The paper industry has to cope with a remarkably strict production timetable. Shutdown periods for maintenance have to be limited in number and duration. The maintenance manager at the paper mill contacted the Sulzer service center in Finland and explained the emergency: The compressor for a vacuum blower was heavily damaged. Immediately, the service staff sent an expert from the Rotterdam Service Center, Netherlands.
Fast response time
Sulzer sent a compressor engineer to inspect the failed vacuum blower, to make recommendations, and to support the maintenance engineers of the mill. At the paper mill, a Sulzer four-stage radial vacuum blower was operating with a second unit on a standby basis. The two vacuum blowers are used to remove water vapor and dry the paper. A control valve which enables the operator to switch from one vacuum blower to the other failed following a power failure. The resulting leak in the valve caused the standby vacuum blower and connected oil pump to run backwards. The resulting lack of lubrication had a catastrophic effect on the bearings and rotor. The labyrinth seals were destroyed and the casing was damaged. The gearbox bearings and gears were damaged beyond repair and needed to be replaced (Figs. 1, 2, and 3).
Recycling outranged machines
The repair team was under pressure to get suitable spare parts in time. A maintenance engineer at the mill came up with a creative solution. The mill owner had two other paper mills that had been mothballed but not decommissioned. Some older machines were stored there — they contained equipment that could be used for the repair. The Sulzer engineer inspected three of the idle machines and recycled the most suitable parts from each machine in order to create one operational vacuum blower. The donor machines had been inoperative for two years. It took some time to remove corrosion, but the repair team was able to make the components fit for reuse.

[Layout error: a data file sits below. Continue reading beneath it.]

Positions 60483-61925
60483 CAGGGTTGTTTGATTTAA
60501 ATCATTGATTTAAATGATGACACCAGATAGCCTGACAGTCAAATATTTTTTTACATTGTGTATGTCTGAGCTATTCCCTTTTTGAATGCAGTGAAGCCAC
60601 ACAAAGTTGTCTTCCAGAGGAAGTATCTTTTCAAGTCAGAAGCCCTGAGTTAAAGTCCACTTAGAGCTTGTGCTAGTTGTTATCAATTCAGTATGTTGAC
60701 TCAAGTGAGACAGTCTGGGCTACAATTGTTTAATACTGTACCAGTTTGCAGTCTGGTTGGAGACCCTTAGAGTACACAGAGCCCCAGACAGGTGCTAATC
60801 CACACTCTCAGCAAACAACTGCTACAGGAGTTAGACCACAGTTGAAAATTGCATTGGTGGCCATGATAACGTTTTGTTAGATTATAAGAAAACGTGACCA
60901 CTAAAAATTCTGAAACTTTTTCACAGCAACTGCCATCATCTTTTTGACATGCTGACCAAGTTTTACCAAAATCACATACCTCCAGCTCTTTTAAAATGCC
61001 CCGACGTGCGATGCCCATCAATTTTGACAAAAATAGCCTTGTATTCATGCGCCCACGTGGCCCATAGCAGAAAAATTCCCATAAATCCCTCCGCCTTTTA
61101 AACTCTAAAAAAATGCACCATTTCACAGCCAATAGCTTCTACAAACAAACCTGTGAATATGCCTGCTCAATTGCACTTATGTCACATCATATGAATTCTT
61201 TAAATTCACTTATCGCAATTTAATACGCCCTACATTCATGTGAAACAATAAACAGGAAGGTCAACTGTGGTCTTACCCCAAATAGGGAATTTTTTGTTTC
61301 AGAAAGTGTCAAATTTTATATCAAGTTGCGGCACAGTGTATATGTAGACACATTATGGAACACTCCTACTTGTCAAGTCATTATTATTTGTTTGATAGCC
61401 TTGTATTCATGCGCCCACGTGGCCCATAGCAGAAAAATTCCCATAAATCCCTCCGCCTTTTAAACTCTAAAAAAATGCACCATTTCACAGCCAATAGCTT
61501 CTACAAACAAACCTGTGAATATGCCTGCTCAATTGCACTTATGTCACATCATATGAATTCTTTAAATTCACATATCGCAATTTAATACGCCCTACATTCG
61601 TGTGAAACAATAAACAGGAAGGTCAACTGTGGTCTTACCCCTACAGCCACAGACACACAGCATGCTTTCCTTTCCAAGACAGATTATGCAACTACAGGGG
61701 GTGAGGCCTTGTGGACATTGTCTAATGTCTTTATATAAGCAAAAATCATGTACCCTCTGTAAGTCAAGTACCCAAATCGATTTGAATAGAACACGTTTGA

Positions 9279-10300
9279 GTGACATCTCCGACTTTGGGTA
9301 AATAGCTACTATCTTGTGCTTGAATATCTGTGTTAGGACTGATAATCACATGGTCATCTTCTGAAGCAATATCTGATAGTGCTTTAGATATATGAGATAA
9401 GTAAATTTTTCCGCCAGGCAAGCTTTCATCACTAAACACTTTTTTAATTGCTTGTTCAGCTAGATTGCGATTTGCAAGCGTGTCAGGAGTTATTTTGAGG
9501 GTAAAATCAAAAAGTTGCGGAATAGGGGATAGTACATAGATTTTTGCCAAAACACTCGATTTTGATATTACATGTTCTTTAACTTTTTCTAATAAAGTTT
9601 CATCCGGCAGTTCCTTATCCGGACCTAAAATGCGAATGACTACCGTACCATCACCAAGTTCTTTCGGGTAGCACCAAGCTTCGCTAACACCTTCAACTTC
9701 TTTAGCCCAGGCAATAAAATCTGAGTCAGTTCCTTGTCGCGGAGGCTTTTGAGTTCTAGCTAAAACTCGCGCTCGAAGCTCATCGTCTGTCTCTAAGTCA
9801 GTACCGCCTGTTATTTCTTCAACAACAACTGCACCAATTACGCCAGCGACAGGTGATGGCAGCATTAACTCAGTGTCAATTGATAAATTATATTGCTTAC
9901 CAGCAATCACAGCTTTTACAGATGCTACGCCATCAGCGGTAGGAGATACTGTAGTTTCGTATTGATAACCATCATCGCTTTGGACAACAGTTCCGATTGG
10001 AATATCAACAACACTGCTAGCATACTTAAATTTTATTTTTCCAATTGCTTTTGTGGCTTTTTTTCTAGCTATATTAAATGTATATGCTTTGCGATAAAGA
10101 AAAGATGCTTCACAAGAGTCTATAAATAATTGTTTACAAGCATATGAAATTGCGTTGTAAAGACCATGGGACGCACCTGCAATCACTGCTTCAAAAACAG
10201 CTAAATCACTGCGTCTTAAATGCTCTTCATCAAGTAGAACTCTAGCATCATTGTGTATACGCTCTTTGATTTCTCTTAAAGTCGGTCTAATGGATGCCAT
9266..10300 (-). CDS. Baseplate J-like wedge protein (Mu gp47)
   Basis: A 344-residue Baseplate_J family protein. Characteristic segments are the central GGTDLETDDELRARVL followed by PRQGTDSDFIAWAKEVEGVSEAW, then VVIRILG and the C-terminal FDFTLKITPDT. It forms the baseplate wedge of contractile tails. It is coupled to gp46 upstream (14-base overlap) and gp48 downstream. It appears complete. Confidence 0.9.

Rapid repairs and commissioning
The compressors used in these paper mills have been in operation for over 50 years. During the rebuild of the parts, the team encountered further complications. The damaged 800 mm diameter rotor and the only available replacement had different dimensions. Having identified a potential replacement four-stage casing, closer inspection showed that the diffuser airflow openings were not the same as those in the damaged casing. The maintenance engineers found another smart solution: a replacement casing was identified in a different redundant plant and shipped overnight to the paper mill. The identity tag of the refurbished rotor showed that it had been installed previously in this old casing.
At the same time, the gearbox was rebuilt using parts from other vacuum blower devices, and the unit was checked for clearances. The spare rotor was installed and checked for run-out tolerances. It had a maximum of 0.03 mm at the shaft center and 0.00 mm at the bearing. The compressor clearances were also checked, along with the labyrinth clearances, and they were adjusted to fit. The lubrication system was flushed and cleaned before the motor and gearbox were installed and laser aligned. The client’s maintenance engineers then started the recommissioning of the compressor. Before returning the plant to normal operations, they checked the control valve precisely to allow correct operation. Production in the paper mill restarted after only seven days despite the many difficulties during the repair.